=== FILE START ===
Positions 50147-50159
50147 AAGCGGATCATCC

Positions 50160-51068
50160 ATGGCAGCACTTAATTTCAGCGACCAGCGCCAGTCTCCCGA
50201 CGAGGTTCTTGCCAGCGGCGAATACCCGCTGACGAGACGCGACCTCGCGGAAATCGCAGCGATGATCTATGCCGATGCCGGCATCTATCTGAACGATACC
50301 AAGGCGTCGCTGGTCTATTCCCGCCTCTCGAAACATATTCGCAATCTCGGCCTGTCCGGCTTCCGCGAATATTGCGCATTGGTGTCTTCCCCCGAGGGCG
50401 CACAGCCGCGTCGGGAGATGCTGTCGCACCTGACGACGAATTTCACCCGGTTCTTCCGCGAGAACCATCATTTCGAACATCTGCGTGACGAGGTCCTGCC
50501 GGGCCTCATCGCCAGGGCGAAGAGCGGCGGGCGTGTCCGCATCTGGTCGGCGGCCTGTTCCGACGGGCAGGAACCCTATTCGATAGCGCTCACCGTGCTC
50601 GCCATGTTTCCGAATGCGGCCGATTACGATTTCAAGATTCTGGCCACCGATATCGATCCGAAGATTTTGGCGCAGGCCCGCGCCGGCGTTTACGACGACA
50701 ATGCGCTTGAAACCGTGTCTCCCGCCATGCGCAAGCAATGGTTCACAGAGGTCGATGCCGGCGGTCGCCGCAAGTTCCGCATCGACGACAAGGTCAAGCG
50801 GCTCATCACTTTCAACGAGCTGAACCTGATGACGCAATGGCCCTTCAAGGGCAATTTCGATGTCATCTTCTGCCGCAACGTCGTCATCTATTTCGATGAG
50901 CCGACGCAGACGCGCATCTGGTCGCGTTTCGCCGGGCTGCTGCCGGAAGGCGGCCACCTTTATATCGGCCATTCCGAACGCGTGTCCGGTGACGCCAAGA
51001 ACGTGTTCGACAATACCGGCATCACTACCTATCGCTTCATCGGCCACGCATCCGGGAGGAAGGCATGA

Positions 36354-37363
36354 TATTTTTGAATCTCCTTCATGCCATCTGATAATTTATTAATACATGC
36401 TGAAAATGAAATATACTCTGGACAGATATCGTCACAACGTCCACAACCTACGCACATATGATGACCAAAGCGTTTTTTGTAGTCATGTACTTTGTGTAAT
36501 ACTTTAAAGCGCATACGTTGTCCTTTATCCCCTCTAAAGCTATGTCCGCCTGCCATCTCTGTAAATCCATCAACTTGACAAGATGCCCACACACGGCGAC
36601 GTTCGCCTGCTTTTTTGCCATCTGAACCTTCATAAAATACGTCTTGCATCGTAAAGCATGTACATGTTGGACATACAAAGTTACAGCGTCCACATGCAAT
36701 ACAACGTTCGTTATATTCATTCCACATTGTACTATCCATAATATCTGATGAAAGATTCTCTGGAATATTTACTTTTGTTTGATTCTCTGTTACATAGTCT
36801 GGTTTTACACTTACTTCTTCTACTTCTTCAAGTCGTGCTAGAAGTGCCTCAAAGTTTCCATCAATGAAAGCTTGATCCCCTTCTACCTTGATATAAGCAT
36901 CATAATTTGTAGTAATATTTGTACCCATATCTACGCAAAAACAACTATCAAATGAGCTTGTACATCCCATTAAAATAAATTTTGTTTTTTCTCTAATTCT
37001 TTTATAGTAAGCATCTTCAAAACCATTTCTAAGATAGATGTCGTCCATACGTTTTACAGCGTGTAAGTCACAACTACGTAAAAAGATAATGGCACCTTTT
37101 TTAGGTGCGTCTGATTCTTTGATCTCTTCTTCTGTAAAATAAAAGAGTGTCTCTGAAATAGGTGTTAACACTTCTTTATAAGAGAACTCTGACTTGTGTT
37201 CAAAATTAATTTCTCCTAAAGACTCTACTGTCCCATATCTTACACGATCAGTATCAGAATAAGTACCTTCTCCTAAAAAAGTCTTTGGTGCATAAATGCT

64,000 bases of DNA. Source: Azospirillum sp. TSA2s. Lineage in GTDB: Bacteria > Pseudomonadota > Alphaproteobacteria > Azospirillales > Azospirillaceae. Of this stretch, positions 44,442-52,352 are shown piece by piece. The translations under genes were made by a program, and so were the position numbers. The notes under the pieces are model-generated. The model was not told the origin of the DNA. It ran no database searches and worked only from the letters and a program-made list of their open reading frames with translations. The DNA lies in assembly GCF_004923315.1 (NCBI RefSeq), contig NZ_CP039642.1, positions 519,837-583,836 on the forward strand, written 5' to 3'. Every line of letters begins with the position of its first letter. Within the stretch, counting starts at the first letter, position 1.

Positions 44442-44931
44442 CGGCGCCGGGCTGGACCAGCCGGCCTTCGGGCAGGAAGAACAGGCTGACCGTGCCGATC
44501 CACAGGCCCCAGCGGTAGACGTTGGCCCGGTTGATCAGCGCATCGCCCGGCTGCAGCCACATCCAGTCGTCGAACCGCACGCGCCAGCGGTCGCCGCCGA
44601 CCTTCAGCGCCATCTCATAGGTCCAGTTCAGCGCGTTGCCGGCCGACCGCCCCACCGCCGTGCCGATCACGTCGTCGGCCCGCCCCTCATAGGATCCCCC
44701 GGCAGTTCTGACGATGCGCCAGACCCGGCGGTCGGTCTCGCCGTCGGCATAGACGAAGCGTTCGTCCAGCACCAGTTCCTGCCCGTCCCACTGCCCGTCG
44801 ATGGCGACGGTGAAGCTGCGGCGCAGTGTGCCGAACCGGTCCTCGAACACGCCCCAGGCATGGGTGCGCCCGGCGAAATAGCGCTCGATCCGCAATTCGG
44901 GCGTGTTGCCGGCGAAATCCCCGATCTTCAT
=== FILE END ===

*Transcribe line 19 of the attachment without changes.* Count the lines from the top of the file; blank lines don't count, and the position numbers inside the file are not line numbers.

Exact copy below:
36701 ACAACGTTCGTTATATTCATTCCACATTGTACTATCCATAATATCTGATGAAAGATTCTCTGGAATATTTACTTTTGTTTGATTCTCTGTTACATAGTCT